Watching The ‘Watchmen’: Questions We Have After Looking Glass’ Origin Story And A Squid Pro Quo

HBO’s Watchmen delivers new mysteries each week while showrunner Damon Lindelof delivers his ambitious continuation of Alan Moore’s groundbreaking graphic novel. So far, we’ve seen a retelling of the Tulsa Race Massacre of 1921, which the series used as a launching point to jump into 2019, where the white supremacist Seventh Kavalry spreads terror as generational trauma unfolds on multiple fronts. Meanwhile, the series’ plentiful comic-book references, including squid rain and blue penises, were joined by Lube Man, and weekly mysteries still unfold. It’s time to break it all down.

Watchmen‘s fifth episode title, “Little Fear Of Lighting,” references a Jules Verne quote — “if there were no thunder, men would have little fear of lightning” — from 20,000 Leagues Under the Sea. Yep, it’s that classic novel where Captain Nemo and his crew were antagonized by giant sea squid. Of course, we’ve been seeing transdimensional squid rain throughout this series, which refers back to the alien squid that Adrien Veidt/Ozymandias dropped on Manhattan in Moore’s graphic novel. This week, we also meet a support group called “Friends of Nemo,” led by Tim Blake Nelson’s Wade, who gets derailed by a new attendee named Renee (the fantastic Paula Malcomson of Deadwood, Sons of Anarchy, and Ray Donovan). She’s a gravity magnet (that’s a pattern for him, as we learn) for poor Wade as he’s still sorting through his trauma.

Oh, that trauma! Tim Blake Nelson told us that we’d learn more about his character, and we received one hell of an origin story for his alter ego, Looking Glass.

No Lube Man this week! Lots of other mysteries, though:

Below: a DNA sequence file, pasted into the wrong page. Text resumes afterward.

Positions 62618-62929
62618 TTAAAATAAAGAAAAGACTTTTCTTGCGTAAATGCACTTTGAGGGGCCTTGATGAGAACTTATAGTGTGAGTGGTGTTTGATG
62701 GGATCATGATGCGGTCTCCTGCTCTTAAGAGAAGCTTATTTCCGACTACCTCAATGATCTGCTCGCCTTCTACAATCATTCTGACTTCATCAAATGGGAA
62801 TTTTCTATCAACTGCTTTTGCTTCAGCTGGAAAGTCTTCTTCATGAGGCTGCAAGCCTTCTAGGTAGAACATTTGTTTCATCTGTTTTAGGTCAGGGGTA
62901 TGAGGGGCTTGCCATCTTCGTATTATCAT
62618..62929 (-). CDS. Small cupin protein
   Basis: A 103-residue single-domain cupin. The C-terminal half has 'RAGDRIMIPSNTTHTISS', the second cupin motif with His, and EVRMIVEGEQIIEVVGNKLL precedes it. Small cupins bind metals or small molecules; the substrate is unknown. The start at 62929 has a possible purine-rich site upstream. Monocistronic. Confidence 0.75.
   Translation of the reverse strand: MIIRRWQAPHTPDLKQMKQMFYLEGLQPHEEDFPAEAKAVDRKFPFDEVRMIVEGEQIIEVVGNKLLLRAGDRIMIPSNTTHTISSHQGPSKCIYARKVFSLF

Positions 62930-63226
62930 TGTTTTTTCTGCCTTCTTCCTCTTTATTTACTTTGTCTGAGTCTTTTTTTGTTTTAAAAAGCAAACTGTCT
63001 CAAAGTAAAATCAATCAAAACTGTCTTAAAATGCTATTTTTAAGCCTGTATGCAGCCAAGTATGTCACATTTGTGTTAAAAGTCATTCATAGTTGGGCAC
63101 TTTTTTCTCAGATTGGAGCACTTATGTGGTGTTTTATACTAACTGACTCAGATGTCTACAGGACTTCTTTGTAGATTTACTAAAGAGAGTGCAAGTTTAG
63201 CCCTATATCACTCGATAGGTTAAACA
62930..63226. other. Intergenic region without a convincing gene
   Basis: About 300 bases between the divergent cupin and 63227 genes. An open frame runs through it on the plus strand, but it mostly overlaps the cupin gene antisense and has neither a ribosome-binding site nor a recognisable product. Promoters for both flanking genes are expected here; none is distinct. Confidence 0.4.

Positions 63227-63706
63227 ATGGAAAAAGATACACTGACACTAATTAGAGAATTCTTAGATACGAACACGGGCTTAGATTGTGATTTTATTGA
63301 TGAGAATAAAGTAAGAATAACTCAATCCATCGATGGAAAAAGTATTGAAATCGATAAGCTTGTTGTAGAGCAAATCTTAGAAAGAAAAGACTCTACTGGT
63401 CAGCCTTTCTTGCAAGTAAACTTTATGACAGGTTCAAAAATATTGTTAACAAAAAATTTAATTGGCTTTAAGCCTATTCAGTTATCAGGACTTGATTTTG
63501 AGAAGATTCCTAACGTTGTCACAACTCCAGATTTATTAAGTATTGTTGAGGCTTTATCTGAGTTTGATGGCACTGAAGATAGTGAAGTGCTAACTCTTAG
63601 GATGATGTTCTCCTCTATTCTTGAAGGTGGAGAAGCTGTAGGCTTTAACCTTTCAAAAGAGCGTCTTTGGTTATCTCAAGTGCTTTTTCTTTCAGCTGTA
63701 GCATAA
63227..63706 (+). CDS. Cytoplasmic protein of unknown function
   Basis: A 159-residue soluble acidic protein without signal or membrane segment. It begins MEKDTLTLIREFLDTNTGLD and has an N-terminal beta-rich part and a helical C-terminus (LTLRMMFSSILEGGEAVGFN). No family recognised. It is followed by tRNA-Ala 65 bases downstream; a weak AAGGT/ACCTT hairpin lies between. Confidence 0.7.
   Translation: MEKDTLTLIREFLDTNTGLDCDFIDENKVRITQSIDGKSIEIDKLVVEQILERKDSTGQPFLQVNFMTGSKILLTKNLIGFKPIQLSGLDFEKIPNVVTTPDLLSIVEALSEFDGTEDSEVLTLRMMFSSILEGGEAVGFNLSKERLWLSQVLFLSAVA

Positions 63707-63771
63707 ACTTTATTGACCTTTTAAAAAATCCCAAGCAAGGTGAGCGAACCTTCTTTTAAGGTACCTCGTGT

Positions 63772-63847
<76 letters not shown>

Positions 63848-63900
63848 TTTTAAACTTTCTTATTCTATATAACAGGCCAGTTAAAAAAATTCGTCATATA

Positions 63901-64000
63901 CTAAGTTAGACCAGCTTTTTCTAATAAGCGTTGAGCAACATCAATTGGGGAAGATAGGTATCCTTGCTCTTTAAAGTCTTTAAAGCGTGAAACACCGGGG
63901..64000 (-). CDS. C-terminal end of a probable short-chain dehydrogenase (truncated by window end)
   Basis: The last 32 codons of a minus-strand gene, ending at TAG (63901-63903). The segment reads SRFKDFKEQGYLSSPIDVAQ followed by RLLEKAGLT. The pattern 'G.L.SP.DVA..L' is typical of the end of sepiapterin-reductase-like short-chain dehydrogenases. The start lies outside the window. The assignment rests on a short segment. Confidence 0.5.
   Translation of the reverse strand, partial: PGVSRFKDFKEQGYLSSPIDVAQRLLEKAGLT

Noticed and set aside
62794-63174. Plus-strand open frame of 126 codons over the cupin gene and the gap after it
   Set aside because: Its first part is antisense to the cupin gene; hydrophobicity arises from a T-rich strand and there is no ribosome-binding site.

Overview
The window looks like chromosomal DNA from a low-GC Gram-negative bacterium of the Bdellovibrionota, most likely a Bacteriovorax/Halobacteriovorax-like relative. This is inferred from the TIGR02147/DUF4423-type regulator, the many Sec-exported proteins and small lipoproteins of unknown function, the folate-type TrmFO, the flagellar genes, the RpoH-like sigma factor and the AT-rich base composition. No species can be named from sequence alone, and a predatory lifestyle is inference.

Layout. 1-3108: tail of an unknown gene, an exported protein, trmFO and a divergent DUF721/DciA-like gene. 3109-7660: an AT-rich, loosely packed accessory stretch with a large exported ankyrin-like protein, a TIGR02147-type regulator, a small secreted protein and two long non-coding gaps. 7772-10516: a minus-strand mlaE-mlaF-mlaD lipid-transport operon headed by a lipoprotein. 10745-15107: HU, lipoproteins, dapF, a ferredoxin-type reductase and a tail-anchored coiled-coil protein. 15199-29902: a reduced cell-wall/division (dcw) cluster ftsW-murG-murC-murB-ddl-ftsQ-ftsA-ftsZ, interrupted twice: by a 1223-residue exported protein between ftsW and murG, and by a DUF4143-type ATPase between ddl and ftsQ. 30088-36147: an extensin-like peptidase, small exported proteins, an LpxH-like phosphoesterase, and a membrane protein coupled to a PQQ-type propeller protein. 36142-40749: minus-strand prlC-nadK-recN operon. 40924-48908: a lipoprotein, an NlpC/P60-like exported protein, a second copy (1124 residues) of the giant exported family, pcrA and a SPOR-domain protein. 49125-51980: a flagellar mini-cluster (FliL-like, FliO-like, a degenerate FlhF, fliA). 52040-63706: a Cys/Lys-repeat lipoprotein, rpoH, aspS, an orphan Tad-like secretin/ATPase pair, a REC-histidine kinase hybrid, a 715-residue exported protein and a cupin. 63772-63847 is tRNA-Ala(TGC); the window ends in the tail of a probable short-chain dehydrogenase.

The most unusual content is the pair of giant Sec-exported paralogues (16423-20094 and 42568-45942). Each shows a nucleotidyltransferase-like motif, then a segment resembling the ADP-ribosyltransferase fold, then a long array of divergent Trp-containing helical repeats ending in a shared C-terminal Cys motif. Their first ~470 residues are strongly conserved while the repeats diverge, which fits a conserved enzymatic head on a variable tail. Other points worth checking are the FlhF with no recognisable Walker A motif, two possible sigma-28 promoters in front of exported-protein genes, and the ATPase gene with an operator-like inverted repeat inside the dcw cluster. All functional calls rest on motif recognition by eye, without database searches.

1. What Happens To Looking Glass And The Kavalry?


Jean Smart’s Laurie Blake (Silk Spectre II, now leading the FBI’s anti-vigilante task force) is looking more perceptive by the week after telling Angela/Sister Night that people wear masks to deal with trauma. And when it comes to Looking Glass (who she brashly refers to as “Mirror Guy”), it’s no wonder that he’s wearing the ultimate magic-tinfoil hat. Not only does his mask look like a mirror, but it’s also apparently made of “reflectatine,” believed to guard against repeat psychic blasts.

Wade hails from the sort-of Tulsa area (further south in Hugo), but he happened to be in Hoboken, NJ in on “11/2” in 1985. Not only was the poor guy tricked by a woman who left him mortified and naked, but while he’s freaking out, Veidt dropped the squid, killing 3 million people. Those who survived the incident were left traumatized by the psychic blast, and Wade bears those scars after mirrors crashed around him, and he stepped out to wonder whether the Doomsday Clock had truly struck midnight. By the end of this episode, though, we learn that Veidt had actually pulled off an elaborate hoax (which he’s still maintaining, so yep, he’s responsible for pulling those squid-rain strings). It wasn’t a transdimensional alien at all, merely a creation of Veidt, who claimed to be unifying mankind and halting nuclear war, and so on.